is the word for pig. In Hawai’i there are many wild pua'a that live in mountain forests. Pua'a were first brought to Hawai'i by Polynesian voyagers ~ 1500 years ago. Wild pua'a are usually black in color, weigh 120 pounds on average, and can have tusks as long as 5-6 inches!
KOHOLĀ (pronounced: koh-hoh-lah)
means humpback whale. Every winter, the koholā swim 3000 miles from Alaska to Hawaii to breed and give birth. A mother koholā is ~45 feet long and weighs ~40-45 tons. A koholā calf will average 14 feet in length and weigh two tons at birth!
PULELEHUA (pronounced pooh-leh-leh-hoo-uh)
means butterfly. Pulelehua is also the name of the Kamehameha butterfly, one of only two butterflies native to Hawai’i. The Pulelehua Kamehameha is Hawai’i’s state insect. Its bright red wings are bordered by a black outline and span 2 1/2 inches.
PUA (pronounced pooh-uh)
means flower, blossom, or to bloom. Pua is also sometimes used poetically when talking about a child or an offspring. The song “Kaulana Nā Pua” means: “famous/celebrated are the children.”
NAI‘A (pronounced nye-uh)
is the word for dolphin. Nai’a are considered to be one of the most intelligent animals. They are able to leap to heights of over 20 feet! Nai’a are often seen “surfing” coastal swells; play is a very important part of their lives.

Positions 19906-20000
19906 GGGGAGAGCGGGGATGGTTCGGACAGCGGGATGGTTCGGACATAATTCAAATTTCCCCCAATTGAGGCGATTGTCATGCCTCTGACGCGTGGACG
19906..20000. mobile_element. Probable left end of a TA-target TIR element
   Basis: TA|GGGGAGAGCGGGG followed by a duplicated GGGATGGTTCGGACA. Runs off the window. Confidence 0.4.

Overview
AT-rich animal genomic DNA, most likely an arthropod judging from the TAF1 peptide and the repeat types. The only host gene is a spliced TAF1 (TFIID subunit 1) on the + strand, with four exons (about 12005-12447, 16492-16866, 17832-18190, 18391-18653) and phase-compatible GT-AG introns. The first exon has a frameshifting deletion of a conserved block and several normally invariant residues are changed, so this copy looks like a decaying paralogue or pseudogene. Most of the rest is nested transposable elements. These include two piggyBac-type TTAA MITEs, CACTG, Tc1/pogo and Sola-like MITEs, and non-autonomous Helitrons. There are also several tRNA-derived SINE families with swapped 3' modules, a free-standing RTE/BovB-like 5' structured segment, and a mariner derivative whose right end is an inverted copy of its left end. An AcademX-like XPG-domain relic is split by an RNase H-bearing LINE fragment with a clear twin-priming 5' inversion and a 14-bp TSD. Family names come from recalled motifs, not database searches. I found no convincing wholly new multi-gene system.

PĀPA‘I (pronounced pah-puh-ee)
is the general name for crab. Pāpa’i regularly outgrow their shells and form a new larger one, or molt, about 25 times throughout their lives. They leave behind a perfect skeleton shell of themselves. These shells are fun to find on rocks near the shoreline.
MO‘O (pronounced |moh-oh)
means lizard. Mo’o is also the word for dragon, serpent, or for a reptile of any kind. The mo’o is an ancient mythological guardian spirit believed to be a lizard of monstrous size... sometimes as big as a house! The mo’o could use the body of the gecko as one of its many alternate forms.
PU‘UWAI (pronounced pooh-oo-vye)
means heart, or heart-shaped. Pu’uwai is often used in songs to describe feelings of friendship and love.
HE‘E (pronounced heh-eh)
is the word for octopus. He’e are camouflage artists. They are able to change color to match their environment in order to go undetected by their prey. For fast getaways, he’e will eject a cloud of black ink to distract the predator while they escape in the opposite direction.
MANŌ (pronounced mah-noh)
is the general name for shark. Manō have layered rows of teeth in their gums. When one tooth falls out, another one takes its place. During its life span, the manō may lose as many as 50,000 teeth!
MOA KĀNE (pronounced: moh-uh kah-nay)
means rooster. The moa kāne was brought to Hawai'i by the first settlers to these islands. Today, wild moa kāne can be found in both urban and rural settings all over Hawai'i. These brightly colored, sometimes speckled moa kāne, can be heard cock-a-doodle-doo-ing not just at first light, but all day long!
‘OPIHI (pronounced oh-pee-hee)
is the word for limpet. ‘Opihi are usually found stuck firmly to rocks near the rough ocean shoreline. In their likeness, young children clinging to a loved one are often lovingly called: ‘opihi.